Oh, and the state would save $1.2 billion by paying employees on July 1, 2010, instead of June 30, 2010, thereby pushing the payroll expense into the next fiscal year.
Speaking of state workers, why aren't they taking a hit?
They did. The governor exercised his executive authority in December and ordered two-day-a-month furloughs, tantamount to a 9.3 percent pay cut. He eliminated 5,000 state jobs, although many of them will find work elsewhere in state bureaucracy.
Why doesn't the state just do what most businesses do, and lay off workers when revenues slip?
Mostly because the state doesn't -- and couldn't -- operate like a business. Unlike private businesses, most of the state's spending isn't spent on personnel costs.
The part of state spending that is most in trouble, the general operating fund, employs about 100,000 people. If you fired all of them and didn't replace them for two years, you still wouldn't cover the deficit.
In fact, most of the general fund represents pass-through money that the state doles out to schools and local governments. The state has no or very little say in the employment practices of cities, counties and schools.
How did we get into this mess?
First and foremost, the bleak world economy. Also the state's overdependence on income taxes from the wealthiest Californians. Too much spending on programs and tax breaks and not enough saving in years that were replete with tax revenue. Generous pension plans locked in when times were good. Too much growth in state-financed programs, some triggered by automatic spending increases in law, without enough thought about how to pay for them down the road. The rollback of the vehicle license fee just as other state revenues began to slip. Lousy political leadership. Too much budgeting by ballot box.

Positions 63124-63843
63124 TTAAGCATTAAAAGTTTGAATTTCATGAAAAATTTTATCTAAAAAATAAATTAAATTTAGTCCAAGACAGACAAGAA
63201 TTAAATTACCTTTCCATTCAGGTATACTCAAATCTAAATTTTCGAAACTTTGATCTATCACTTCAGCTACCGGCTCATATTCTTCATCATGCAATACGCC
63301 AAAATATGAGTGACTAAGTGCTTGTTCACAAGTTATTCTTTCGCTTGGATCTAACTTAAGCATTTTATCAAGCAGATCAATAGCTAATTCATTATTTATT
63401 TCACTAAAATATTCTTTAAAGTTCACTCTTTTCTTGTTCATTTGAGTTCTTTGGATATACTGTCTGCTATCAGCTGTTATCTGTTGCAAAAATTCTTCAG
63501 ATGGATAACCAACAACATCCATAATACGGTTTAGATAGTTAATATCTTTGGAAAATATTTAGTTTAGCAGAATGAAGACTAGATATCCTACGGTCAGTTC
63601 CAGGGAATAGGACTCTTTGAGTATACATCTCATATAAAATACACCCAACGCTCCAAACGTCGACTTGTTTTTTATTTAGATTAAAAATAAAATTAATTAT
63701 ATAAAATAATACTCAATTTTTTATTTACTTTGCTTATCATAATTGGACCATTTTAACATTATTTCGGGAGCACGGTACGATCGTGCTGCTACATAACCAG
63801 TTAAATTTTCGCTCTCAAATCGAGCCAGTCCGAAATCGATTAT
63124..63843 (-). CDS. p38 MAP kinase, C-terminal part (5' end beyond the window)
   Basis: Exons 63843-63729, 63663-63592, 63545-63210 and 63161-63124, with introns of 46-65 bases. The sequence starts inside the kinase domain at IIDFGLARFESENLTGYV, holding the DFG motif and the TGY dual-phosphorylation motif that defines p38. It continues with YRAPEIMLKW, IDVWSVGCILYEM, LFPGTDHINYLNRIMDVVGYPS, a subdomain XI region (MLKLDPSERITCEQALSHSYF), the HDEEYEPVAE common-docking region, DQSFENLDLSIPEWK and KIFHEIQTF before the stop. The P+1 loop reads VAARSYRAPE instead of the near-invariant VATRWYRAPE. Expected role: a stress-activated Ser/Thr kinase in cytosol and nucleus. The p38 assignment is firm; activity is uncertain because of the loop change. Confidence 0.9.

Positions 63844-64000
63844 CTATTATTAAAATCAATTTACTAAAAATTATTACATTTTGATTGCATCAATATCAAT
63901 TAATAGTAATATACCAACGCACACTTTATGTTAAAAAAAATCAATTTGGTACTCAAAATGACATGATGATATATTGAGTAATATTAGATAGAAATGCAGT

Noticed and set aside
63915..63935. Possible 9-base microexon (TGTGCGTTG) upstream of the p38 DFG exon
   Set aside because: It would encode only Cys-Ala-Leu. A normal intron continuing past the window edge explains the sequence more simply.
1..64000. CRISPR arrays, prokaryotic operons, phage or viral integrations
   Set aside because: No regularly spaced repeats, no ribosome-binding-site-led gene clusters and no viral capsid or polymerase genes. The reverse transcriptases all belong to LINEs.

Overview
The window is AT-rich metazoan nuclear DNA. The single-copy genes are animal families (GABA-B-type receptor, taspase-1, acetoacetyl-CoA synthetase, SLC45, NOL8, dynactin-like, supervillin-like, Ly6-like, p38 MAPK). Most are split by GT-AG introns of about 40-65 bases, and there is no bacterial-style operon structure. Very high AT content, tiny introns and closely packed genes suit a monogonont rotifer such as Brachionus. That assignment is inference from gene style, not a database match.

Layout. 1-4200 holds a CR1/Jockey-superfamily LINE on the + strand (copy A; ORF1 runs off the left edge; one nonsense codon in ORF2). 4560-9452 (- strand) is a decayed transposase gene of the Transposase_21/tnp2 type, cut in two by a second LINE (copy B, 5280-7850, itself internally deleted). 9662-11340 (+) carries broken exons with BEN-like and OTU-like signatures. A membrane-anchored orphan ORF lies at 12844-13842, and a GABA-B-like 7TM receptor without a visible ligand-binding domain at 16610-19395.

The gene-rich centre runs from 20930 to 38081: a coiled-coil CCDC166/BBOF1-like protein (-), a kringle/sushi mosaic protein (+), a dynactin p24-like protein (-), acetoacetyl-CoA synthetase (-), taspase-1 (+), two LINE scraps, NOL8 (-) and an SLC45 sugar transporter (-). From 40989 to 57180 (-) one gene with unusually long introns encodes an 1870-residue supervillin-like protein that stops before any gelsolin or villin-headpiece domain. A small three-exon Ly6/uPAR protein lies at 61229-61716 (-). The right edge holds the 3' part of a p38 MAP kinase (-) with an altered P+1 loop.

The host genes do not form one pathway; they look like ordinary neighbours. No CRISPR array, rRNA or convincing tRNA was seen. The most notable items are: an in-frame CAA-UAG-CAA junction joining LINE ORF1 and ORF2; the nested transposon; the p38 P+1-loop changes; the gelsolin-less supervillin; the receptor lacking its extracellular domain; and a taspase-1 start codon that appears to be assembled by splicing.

Can't we quit spending money on illegal immigrants?
The short answer is "nope." For one thing, it's unclear how much the state spends on undocumented workers, versus what they contribute in payroll taxes and to the overall economy.
For another, the federal courts have said (a) states cannot deny emergency medical care to anyone, and (b) that illegal immigrant children are entitled to go to public schools.
What happens next?
Democratic legislative leaders said last week they expect to put the plan up for a vote as early as Tuesday.
Most of the proposals can be approved by simple majority votes, which means Republican legislators are superfluous to the process. But the tax hikes will take two-thirds approval from both houses, and GOP leaders have said emphatically that there will be no Republican votes for any of the proposed tax hikes.
Once the plan gets to the governor, he can veto part or all of it. What's more likely is that legislative leaders and Schwarzenegger will huddle privately to work out a compromise, maybe by the end of this week.